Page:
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Tuesday, July 03, 2018

Former Washington State Auditor Sentenced to One Year In Prison for Fraud, Tax and False Statement Crimes Committed while Serving in Washington Legislature


Defendant Used Money Stolen from Customers to Help Fund Election Campaign

          Former Washington State Auditor TROY X. KELLEY was sentenced today in U.S. District Court in Tacoma to one year in prison for possession of stolen property, making false declarations in a court proceeding, and tax fraud, announced U.S. Attorney Annette L. Hayes.  KELLEY was convicted of eight federal felonies in December 2017, following a five-week trial.

          The charges stem from a business KELLEY operated while also serving in the Washington state legislature.  KELLEY used some of the stolen money to fund his 2012 campaign for State Auditor.  At the sentencing hearing, U.S. District Judge Ronald B. Leighton said, “There was overwhelming evidence of guilt… He wanted money, he found a vehicle to acquire wealth and what he did was known by him to be wrong…. Somebody who has done nothing wrong does not forge documents.  He is guilty of this crime.”

            “This case stands out because of Mr. Kelley’s calculated efforts to steal nearly $3 million dollars from thousands of homeowners when he thought no one was looking,” said U.S. Attorney Annette L. Hayes.  “What’s worse, he did this while serving as a state legislator and then used part of his ill-gotten gains to fund his campaign for state auditor.  We rightly expect our public servants to comply with the law and truly serve.  I commend the prosecutors and investigators who put this case together and thus ensured Mr. Kelley’s lies and deceit were exposed for all to see.”

            According to the evidence at trial, between 2003 and 2008, KELLEY operated a business that monitored real estate filings on county websites.  KELLEY agreed with escrow companies that his business would charge a flat fee of $15 or $20 for each real estate transaction it monitored for the escrow companies’ customers.  In addition to the flat fee, the escrow companies also gave Kelley $100-$150 of customer money for each transaction, which KELLEY agreed to use to pay expenses if necessary.  KELLEY agreed to refund the money to the homeowners if there were no expenses.  However, beginning in 2005, in virtually every case he handled, KELLEY kept the entire amount withheld on each transaction, thereby stealing nearly $3 million. 

          In 2008, class action lawsuits were filed against escrow companies, claiming that homeowners had been charged excessive fees in real estate transactions.  After the lawsuits were filed, KELLEY falsified a letter to the plaintiff in one lawsuit to make it appear that KELLEY had refunded the plaintiff’s money, when in fact he had not.  Concerned that the lawsuits would lead to his downfall, KELLEY transferred millions of dollars of stolen money through a series of bank accounts, ultimately placing the funds in an investment account for a company controlled by a Central American trust controlled by KELLEY.   One of the escrow companies sued KELLEY to retrieve the stolen money.  KELLEY testified falsely under oath in the lawsuit that he had only kept money he had earned for services provided.  One of KELLEY’s convictions for making false declarations in a court proceeding is based on that testimony.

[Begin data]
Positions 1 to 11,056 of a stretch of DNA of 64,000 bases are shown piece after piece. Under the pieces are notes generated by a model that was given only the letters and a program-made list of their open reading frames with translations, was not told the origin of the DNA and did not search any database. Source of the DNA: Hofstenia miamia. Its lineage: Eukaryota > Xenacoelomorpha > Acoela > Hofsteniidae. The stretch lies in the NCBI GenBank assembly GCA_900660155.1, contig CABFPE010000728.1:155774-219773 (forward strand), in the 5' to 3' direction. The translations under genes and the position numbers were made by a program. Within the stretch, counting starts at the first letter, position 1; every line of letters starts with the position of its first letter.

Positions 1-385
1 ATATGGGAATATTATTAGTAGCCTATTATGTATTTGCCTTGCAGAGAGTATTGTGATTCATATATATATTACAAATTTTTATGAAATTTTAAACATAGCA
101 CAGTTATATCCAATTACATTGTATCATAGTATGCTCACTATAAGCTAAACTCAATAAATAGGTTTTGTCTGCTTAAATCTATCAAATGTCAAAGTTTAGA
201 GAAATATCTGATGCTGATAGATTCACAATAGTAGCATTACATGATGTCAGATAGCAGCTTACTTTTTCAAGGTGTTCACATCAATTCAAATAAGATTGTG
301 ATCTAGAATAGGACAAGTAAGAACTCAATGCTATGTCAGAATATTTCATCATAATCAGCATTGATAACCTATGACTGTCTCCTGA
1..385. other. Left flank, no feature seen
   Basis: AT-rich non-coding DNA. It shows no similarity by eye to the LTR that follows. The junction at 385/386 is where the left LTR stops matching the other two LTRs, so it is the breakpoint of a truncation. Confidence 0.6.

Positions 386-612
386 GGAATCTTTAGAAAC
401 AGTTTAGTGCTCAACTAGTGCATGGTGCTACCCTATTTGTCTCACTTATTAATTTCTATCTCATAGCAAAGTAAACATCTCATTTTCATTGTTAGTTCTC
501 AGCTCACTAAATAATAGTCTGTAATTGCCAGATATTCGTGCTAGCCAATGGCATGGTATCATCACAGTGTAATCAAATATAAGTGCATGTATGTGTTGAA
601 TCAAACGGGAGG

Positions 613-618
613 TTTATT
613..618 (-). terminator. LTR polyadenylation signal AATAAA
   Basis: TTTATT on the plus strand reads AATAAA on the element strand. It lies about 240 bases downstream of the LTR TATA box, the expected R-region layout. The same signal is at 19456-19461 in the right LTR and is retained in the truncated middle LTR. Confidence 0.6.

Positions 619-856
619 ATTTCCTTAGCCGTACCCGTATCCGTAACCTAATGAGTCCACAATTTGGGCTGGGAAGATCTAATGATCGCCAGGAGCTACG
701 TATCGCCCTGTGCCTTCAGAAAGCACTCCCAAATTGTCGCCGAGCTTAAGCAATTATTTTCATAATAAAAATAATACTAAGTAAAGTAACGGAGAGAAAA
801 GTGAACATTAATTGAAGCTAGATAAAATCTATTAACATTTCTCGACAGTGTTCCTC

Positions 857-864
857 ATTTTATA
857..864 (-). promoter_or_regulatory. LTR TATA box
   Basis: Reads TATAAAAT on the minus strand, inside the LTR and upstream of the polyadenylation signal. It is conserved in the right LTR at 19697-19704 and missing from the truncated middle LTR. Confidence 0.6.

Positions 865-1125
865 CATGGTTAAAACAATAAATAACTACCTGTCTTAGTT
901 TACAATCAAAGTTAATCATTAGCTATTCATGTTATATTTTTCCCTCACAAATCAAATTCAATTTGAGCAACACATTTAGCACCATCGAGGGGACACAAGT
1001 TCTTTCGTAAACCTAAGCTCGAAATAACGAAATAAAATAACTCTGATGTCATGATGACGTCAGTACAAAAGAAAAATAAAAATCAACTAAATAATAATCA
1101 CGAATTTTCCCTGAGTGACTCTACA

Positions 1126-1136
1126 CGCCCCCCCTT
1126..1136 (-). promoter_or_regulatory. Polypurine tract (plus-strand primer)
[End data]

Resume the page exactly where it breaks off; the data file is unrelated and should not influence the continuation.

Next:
Beginning in 2011, KELLEY spent the stolen money on personal expenses and his campaign for State Auditor.  To hide the fact that this was money he had stolen years earlier, KELLEY claimed on his tax returns that he was continuing to perform real estate services, and to earn income through his business, when in fact he had not operated the business for years.  In the same tax returns, KELLEY claimed tens of thousands of dollars of business deductions for personal items like spa treatments, a family trip, and household purchases such as sheets and toys.  KELLEY’s tax fraud convictions are based on this conduct.

          In December 2017, a unanimous jury convicted KELLEY of possession of stolen property, two counts of making false declarations under oath, and six counts of tax fraud.  Following the trial, an unrelated U.S. Supreme Court ruling resulted in the dismissal of one of the tax fraud counts.

         “During the years he ran his business Mr. Kelley stole $2.9 million from thousands of his customers.  He attempted to further conceal his misdeeds by failing to report the monies to the IRS,” said Darrell Waldon, Special Agent in Charge, IRS Criminal Investigation.  “Today’s sentence demonstrates the government’s determination to protect consumers and ensure that everyone, including elected officials, are playing by the rules and paying the taxes they owe on income received from legal and illegal sources.”

          “The vast majority of public officials are honest in their work.  Unfortunately, a small percentage abuse the trust placed in them," said Special Agent in Charge Jay S. Tabb, of the FBI's Seattle Field Division.  “Identifying and investigating those corrupt public officials is the FBI’s top criminal investigative priority.  Citizens have the right to nothing less than fair and honest government.  Mr. Kelley violated the public's confidence through criminal actions he undertook while in office to conceal his previous illegal activity. The citizens of Washington rightfully demand high ethical standards from public servants.”

            The case was investigated by the Internal Revenue Service Criminal Investigation (IRS-CI) and the FBI.

            The case was prosecuted by Assistant United States Attorneys Arlen Storm, Andrew Friedman, Seth Wilkinson, Katheryn Frierson, and Michelle Jensen.  Appellate attorney Michael Morgan provided significant assistance.

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